Cost Modeling Results
As part of this project, the total costs of the following two scenarios were analyzed using the SavanSys activity-based cost modeling software described in the previous section.

Case 1 – Mobile phone board. This PCB uses a 10-layer HDI structure. The board is 2 x 2.5", and is similar in size and complexity to a smartphone motherboard. Using traditional HDI fabrication, this board would be a 4-2-4 structure – a two-layer core with four sequential buildup layers on the top and bottom. Using novel Z-interconnect technology, this board could be constructed using five cores and four Z-interconnect layers. The cross-section of each option is shown in FIGURE 2.


Figure 2. Cross-section of a 4-2-4 board (A) and a five-core Z-interconnect board (B).

The traditional HDI board is built by starting with a copper clad laminate core. The copper on this core is patterned on both sides, and through holes are drilled for the core vias. These through holes are plated to complete the core processing. Then, four HDI buildup processes are done, including lamination, laser drilling of the vias, imaging, and electroplating. These processes are done sequentially, and the board is completed with a surface finish and solder mask process.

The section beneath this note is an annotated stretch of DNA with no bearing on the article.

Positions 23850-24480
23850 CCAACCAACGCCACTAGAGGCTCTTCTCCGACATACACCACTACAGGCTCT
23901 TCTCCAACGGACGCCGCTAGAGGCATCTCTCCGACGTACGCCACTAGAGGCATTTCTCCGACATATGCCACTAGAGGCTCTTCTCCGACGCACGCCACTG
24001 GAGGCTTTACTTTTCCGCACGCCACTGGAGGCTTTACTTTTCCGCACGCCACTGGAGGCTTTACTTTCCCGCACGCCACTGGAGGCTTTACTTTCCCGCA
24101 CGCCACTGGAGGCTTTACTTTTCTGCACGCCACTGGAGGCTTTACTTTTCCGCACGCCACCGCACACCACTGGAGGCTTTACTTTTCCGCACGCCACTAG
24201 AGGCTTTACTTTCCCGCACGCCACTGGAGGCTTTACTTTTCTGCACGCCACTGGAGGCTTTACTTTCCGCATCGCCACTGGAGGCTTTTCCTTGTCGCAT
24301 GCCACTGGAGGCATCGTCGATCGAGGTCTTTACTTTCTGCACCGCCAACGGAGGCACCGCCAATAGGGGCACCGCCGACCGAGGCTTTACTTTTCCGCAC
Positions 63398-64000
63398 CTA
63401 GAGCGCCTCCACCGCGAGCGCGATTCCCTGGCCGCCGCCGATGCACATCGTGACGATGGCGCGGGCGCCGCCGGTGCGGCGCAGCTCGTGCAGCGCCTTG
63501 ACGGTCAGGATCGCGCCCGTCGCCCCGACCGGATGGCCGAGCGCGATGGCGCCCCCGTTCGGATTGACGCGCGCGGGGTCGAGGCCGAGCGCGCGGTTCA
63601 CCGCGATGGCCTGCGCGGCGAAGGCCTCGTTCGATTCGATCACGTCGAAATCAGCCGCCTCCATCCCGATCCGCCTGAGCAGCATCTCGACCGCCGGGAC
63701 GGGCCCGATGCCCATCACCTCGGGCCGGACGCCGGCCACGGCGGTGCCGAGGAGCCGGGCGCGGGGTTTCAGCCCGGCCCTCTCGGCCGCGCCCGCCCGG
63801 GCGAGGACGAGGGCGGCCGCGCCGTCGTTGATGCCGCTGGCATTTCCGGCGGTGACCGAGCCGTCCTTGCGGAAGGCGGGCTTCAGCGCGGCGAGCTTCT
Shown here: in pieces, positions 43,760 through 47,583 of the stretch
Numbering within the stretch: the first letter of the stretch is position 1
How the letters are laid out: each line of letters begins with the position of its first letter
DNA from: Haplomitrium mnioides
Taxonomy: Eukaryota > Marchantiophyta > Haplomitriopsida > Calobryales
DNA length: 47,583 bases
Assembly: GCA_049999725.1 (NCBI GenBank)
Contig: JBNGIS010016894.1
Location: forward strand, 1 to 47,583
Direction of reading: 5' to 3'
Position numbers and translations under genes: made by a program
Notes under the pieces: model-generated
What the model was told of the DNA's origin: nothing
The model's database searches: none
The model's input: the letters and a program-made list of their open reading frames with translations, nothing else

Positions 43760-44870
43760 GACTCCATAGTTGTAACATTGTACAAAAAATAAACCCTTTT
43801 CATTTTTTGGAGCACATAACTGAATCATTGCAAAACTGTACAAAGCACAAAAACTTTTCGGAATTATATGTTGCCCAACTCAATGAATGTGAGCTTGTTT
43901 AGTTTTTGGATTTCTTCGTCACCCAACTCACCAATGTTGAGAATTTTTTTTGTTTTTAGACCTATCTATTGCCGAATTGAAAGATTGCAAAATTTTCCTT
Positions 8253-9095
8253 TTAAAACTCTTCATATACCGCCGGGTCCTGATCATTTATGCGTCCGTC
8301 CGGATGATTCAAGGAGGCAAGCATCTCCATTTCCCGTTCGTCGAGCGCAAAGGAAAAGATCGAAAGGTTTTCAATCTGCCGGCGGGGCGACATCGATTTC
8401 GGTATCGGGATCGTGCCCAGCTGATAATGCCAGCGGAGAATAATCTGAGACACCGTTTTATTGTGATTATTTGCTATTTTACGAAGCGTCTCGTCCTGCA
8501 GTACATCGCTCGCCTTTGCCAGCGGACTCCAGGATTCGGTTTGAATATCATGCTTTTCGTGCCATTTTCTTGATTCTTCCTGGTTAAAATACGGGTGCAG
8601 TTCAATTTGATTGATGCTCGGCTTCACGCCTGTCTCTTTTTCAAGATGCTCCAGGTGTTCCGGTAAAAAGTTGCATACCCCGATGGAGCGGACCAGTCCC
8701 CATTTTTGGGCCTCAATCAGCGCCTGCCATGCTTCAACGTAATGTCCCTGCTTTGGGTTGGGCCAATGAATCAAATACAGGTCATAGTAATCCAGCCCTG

The five-core Z-interconnect process uses five cores instead of one. Each core is fabricated using the same process as the core in the traditional HDI structure. However, instead of insulating each core using a solid sheet of prepreg, this prepreg is laminated and laser drilled to create core-to-core vias. These vias are filled with conductive paste to complete the core-to-core interconnect.